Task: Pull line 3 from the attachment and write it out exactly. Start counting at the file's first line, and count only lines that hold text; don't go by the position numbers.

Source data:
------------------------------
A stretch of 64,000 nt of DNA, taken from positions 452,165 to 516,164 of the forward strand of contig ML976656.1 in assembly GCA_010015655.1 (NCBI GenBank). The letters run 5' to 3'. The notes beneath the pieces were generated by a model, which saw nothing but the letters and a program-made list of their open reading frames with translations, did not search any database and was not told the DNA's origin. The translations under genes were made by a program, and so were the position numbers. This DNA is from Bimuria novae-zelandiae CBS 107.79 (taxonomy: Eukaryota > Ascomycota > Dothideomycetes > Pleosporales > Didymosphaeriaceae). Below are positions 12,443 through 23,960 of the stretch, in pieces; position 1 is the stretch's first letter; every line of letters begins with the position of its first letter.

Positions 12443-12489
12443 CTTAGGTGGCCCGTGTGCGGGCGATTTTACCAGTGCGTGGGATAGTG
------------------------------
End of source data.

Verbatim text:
12443 CTTAGGTGGCCCGTGTGCGGGCGATTTTACCAGTGCGTGGGATAGTG